Modi was on Sunday speaking with help from a speech prompter, a technology he used at Vibrant Gujarat Summit for the first time. He carefully chose the language to address a global audience. “All of us want the planet earth to become a better place to live in,” the PM said, adding he, having travelled across India and parts of the world, had noticed fluctuations in the global economy were the biggest concern today. Visibly not at his best in terms of oratory, Modi, who spoke in English, followed Kerry in expressing solidarity with the victims of last week’s shooting at the Paris headquarters of satirical magazine Charlie Hebdo. During his speech, Modi spoke about the issue of inclusive growth by saying we would have to change the way we approached problems. “Recession is often seen only in the context of business and industry. Have we ever thought of recession as being the result of low per-capita income in countries where a majority of global population lives. Have we ever thought of its solution in terms of enhancing the common man’s employability, income and purchasing power,” asked the PM.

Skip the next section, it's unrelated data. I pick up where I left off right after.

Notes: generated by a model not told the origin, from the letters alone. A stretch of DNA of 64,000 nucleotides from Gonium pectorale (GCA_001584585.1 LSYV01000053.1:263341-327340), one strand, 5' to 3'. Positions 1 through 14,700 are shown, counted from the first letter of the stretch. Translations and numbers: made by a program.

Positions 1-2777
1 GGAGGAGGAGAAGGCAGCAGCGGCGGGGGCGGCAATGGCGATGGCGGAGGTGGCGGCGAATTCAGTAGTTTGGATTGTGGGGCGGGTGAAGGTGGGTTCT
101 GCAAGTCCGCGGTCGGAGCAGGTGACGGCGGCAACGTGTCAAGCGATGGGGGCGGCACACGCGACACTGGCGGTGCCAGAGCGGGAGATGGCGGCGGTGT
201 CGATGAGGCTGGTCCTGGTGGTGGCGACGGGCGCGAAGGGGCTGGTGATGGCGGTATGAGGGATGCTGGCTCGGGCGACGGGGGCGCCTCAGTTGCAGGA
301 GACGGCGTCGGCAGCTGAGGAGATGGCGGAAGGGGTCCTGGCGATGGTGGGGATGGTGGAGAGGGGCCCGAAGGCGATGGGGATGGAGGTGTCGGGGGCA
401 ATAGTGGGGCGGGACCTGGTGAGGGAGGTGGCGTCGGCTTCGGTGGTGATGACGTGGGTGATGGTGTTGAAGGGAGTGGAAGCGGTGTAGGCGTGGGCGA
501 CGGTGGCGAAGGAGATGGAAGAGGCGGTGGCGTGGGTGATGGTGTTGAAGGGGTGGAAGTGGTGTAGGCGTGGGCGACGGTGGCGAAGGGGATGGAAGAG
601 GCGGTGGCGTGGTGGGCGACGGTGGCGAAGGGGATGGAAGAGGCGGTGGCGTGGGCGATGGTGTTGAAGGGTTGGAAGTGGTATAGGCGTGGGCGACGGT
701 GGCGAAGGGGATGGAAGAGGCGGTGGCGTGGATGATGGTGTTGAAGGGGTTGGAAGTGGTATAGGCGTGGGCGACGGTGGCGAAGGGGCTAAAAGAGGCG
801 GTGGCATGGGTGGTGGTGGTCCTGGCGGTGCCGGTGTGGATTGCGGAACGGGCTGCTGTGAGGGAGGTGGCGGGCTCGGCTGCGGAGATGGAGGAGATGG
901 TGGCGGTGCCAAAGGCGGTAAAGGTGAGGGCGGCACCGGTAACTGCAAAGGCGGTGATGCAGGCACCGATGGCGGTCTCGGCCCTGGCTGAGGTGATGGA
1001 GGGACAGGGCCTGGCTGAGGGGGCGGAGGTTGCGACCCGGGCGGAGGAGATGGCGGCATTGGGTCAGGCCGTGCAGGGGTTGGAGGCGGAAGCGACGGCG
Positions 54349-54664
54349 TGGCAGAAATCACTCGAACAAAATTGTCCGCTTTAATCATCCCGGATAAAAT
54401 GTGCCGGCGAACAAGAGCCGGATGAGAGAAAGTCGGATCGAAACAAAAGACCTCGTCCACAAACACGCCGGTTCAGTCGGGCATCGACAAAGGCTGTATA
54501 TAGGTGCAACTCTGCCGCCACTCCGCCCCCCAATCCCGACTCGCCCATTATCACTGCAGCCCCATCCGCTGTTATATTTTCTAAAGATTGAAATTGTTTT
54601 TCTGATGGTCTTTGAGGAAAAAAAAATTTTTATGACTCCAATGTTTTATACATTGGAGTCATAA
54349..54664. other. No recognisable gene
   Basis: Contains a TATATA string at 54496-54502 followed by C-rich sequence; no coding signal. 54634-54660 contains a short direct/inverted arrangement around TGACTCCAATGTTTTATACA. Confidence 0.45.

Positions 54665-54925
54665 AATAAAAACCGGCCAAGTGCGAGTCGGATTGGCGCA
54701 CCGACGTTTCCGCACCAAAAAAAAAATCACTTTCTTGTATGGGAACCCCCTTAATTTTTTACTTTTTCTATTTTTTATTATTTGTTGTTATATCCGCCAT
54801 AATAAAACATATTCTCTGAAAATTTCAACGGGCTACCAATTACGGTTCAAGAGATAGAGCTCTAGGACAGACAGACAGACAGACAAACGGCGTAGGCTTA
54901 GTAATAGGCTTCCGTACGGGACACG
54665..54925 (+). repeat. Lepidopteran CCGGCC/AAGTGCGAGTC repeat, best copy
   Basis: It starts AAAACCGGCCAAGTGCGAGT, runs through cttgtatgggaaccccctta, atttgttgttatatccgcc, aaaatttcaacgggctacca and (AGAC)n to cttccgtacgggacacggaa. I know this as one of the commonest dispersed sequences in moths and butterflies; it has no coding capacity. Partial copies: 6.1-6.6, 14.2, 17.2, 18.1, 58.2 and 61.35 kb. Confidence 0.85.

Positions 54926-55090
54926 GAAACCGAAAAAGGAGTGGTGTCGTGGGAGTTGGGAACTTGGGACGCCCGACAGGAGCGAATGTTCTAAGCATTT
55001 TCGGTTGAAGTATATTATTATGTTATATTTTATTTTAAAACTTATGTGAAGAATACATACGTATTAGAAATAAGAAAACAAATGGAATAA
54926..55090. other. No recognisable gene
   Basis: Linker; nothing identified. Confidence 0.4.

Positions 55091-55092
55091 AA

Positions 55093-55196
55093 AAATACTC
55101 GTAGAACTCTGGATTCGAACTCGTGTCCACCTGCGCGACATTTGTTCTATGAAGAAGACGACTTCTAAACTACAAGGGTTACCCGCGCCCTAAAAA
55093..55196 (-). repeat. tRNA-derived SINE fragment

US Secretary of State John Kerry, who referred to Modi as a “visionary prime minister”, said he had made Gujarat’s name synonymous to “possibilities, change and energy”. Hinting at the Vibrant Gujarat Summit platform’s growing significance, the US secretary of state said it was indeed an “amazing opportunity” for him to speak before an audience that comprised 95 per cent of the people responsible for 95 per cent of India’s gross domestic product. Inviting India to work together with the US, Kerry on Sunday said: “If we work united, I am sure the world’s oldest (democracy) and the largest democracy can help forge a new era of shared prosperity and security, not only across Asia but across the world. We can end extreme poverty in our lifetime.” The sentiment was echoed by Jim Yong Kim, who said while the World Bank group had a deep interest in promoting policies and projects to maximise sustainable and inclusive economic growth, it would not be able to “turn that dream into reality until India, a country of 1.25 billion people, follows a path of rapid economic growth that benefits all Indians”. UN Secretary-General Ban Ki-Moon, who paid tribute to Sabarmati Gandhi Ashram, said: “I sincerely hope all leaders and people around the world will be inspired by Gandhi’s visions and teachings.” He said 2015 must be a year for global action. Commending Modi’s initiative for smart cities and the vision on use of renewable energy efficiency, he said: “We should not only build industrial strength but sustainable inclusive solutions.”